We discussed the process of shipping precast concrete in a previous article, Best Practices for Shipping Precast Products, and below we will discuss best practices for offloading and handling precast concrete structures.


When you are dealing with precast concrete, you are working with a strong and heavy product that requires proper planning and coordination before the product gets to the jobsite.  It is important to understand the safety risks, have the right equipment on hand, and communicate this information to everyone involved.  

Part of the planning process typically includes an initial jobsite visit by the crane or equipment operators who will be lifting the product.  During this visit, they can review the location for placing the precast structure, determine where the crane will be setup, determine the path of access for the heavy haul delivery truck, and assess the area for any overhead obstructions.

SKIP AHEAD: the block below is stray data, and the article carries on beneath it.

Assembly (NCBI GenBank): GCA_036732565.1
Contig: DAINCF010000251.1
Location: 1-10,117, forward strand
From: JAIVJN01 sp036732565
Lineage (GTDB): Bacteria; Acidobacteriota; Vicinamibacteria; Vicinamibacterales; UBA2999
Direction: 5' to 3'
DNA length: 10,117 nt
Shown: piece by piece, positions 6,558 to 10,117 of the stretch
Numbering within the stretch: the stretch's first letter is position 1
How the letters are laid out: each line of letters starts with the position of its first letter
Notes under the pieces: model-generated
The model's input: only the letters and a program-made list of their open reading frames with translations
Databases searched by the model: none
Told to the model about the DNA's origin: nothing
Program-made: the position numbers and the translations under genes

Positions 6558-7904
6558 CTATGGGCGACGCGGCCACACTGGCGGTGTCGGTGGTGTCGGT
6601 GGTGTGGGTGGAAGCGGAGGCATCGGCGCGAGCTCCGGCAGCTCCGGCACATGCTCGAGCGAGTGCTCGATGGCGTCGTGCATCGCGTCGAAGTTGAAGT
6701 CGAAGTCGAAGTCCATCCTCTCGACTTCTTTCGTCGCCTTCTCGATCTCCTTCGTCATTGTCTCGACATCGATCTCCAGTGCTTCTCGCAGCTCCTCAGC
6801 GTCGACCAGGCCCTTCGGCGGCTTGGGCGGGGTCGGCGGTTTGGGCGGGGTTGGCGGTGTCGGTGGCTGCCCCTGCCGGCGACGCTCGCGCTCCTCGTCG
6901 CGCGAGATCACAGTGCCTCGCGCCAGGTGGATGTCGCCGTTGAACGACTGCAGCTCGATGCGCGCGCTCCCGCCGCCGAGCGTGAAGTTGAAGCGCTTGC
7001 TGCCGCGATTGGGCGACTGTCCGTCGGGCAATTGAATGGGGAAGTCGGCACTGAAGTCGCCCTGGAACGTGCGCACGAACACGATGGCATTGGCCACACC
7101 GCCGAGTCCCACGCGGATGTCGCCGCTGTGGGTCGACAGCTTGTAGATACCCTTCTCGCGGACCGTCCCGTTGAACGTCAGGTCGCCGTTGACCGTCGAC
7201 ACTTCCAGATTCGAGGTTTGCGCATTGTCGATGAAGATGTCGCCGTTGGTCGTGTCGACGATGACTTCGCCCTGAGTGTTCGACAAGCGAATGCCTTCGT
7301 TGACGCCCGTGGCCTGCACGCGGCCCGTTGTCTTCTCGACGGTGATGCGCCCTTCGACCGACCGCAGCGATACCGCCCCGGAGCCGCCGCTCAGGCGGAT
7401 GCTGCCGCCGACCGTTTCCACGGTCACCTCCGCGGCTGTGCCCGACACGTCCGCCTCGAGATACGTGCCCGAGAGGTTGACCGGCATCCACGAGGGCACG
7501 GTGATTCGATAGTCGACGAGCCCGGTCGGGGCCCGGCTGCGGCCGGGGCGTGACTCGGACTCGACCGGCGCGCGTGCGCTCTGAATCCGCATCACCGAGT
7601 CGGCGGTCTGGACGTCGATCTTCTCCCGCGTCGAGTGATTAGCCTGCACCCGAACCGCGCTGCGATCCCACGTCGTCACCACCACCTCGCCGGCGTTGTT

Larger structures requiring more complex rigging formations should be reviewed by a certified crane operator and possibly a professional engineer.  A lift plan should be created in advance showing the distance the crane will need to reach, the capacity of the crane relative to the angle and height position of the boom, the weight of the structure along with the rigging gear, and the capacity of each component of the rigging gear, which may include spreader bars.  These lift plans will help the personnel on the jobsite understand the limitations of the excavation, identify potential overhead obstructions, identify the correct rigging equipment needed, and help the determine the appropriate crane capacity needed.